The Northern façade, the first one to greet your eye on arriving at the château, is considered a masterpiece of architecture and sculpture of the earliest French Renaissance.
Representative of the transition taking place in the arts in the early sixteenth century, it skilfully combines French tradition inherited from Gothic art and innovations from Italy.
The L-shaped floor plan of the Château d'Azay surprises visitors with its asymmetry. It is highly likely that Gilles Berthelot had planned an additional wing to form a symmetrical and regular U-shaped floor plan in accordance with Italian designs. His flight in 1527 did not give him time to pursue his project.
According to F. and Y. Pauwels-Lemerle in L'architecture à la renaissance, p. 76: "Azay had probably been planned in a U-shape, if the left wing, which was never built, were to be created, the matching symmetry becomes evident and the majestic bay that houses the staircase thus becomes perfectly centred".
Floor plan of the Château d'Azay-le-Rideau (1906).
The staircase with a handrail to the right, in the centre of the main building, is the most innovative element of the Château d'Azay and demonstrates the importance given to Italian influences. Traditionally, French châteaux have spiral staircases, the most famous one being that of Blois. The staircase with banisters on either side, crossing the main body of the dwelling, appeared in the early 16th century: that of Azay is one of the oldest preserved.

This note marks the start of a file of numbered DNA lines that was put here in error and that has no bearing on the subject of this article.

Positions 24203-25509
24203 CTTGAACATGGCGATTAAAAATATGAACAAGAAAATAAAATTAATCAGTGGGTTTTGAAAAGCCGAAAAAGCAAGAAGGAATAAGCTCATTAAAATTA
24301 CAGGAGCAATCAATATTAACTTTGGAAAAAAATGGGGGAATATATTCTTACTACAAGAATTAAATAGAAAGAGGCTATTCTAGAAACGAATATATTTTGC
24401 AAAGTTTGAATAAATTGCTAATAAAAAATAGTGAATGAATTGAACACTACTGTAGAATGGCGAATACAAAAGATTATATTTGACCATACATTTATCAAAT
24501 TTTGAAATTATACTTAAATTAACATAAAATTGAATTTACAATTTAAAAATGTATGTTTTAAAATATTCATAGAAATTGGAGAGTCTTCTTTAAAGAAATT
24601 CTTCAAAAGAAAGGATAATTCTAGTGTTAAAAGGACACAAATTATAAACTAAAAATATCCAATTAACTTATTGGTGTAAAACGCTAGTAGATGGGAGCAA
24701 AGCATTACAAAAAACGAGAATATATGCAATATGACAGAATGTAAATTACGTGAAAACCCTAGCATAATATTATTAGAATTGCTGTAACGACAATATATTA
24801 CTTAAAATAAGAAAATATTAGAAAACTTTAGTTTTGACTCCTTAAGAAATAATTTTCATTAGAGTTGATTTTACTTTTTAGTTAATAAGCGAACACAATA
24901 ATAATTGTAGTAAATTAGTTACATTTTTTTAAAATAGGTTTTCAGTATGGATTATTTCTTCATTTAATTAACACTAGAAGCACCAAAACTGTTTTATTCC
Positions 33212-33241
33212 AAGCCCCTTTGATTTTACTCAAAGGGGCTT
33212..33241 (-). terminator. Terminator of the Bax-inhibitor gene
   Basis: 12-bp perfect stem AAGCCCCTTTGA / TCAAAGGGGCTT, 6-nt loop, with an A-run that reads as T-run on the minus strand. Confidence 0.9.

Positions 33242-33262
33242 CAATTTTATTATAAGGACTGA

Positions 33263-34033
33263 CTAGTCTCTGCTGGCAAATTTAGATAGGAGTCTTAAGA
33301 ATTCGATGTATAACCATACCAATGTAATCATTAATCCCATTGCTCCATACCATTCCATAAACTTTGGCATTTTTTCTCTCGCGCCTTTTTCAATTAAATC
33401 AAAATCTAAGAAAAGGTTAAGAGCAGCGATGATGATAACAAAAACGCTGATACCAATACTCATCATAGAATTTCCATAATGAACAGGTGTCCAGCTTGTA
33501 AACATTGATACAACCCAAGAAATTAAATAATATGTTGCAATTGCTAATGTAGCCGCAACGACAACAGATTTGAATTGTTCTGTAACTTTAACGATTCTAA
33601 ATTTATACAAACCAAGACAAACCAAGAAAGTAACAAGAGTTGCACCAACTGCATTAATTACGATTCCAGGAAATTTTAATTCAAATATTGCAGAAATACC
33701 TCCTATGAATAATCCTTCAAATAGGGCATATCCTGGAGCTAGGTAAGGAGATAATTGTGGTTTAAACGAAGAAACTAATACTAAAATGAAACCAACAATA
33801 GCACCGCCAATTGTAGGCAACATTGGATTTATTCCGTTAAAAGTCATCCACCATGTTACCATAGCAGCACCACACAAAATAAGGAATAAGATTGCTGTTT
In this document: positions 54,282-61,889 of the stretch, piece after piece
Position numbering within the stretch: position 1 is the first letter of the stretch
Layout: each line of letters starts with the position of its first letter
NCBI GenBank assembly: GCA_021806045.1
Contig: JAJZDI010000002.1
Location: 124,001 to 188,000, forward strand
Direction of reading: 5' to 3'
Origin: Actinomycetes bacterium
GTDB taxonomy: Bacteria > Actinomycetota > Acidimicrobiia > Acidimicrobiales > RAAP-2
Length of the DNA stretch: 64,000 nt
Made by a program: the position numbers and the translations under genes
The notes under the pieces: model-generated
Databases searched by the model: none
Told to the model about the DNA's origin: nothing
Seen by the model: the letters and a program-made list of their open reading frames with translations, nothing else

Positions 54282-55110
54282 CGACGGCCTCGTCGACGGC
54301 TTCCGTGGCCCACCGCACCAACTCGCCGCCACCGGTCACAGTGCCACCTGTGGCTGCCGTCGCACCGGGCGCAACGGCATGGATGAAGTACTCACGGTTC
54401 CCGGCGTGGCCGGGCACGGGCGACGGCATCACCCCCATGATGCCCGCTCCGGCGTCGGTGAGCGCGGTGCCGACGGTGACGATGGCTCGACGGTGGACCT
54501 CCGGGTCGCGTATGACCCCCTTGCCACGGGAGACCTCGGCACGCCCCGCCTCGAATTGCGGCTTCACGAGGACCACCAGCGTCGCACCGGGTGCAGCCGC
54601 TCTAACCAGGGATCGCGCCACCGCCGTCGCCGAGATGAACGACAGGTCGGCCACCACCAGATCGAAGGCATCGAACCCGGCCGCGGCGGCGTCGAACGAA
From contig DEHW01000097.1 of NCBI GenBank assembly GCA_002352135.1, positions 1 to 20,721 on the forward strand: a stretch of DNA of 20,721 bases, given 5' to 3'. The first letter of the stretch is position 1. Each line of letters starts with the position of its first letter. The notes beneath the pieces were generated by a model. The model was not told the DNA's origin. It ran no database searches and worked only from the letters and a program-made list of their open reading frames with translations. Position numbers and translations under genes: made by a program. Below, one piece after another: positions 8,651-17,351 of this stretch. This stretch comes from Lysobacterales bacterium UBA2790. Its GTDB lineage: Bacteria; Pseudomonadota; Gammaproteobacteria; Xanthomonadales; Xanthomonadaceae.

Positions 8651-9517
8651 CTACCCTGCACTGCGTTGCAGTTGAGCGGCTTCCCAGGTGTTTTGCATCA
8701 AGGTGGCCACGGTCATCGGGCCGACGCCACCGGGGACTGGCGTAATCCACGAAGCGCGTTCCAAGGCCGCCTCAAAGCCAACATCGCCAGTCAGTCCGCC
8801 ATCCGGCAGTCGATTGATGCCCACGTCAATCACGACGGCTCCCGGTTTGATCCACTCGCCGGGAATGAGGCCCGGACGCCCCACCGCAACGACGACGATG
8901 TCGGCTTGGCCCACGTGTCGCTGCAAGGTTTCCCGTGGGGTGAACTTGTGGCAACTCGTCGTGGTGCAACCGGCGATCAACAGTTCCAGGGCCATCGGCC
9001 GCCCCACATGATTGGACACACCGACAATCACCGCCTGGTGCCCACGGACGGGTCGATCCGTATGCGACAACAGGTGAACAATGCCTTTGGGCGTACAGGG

Staircase of the Château d'Azay-le-Rideau / Cross-section of the grand staircase (1906).
The adoption of this architectural choice was not without adaptation problems: as the stairs cross through the entire main body of the building, the mezzanines are at intermediate levels, which breaks the alignment of front openings. Thus isolated, the staircase is monumentalised by its rich decoration and wide open bay windows.
As with the architecture, the sculpted decorations are a mixture of French and Italian ornamental traditions. There are many elements inspired by antiquity: pilasters, vegetal scrolls, putti, shells and medallions. This beautiful sculptural decoration continues inside.
Château d'Azay-le-Rideau, courtyard façade, grand staircase façade, detail of sculpture before and after restoration
The fineness of the sculpting work is due to the talent of the craftsmen who worked on the restoration site of Azay, but also to the quality of the local tuffeau stone, a soft limestone and easy to sculpt.
> Discover the history of the monument
> Find out more about the restauration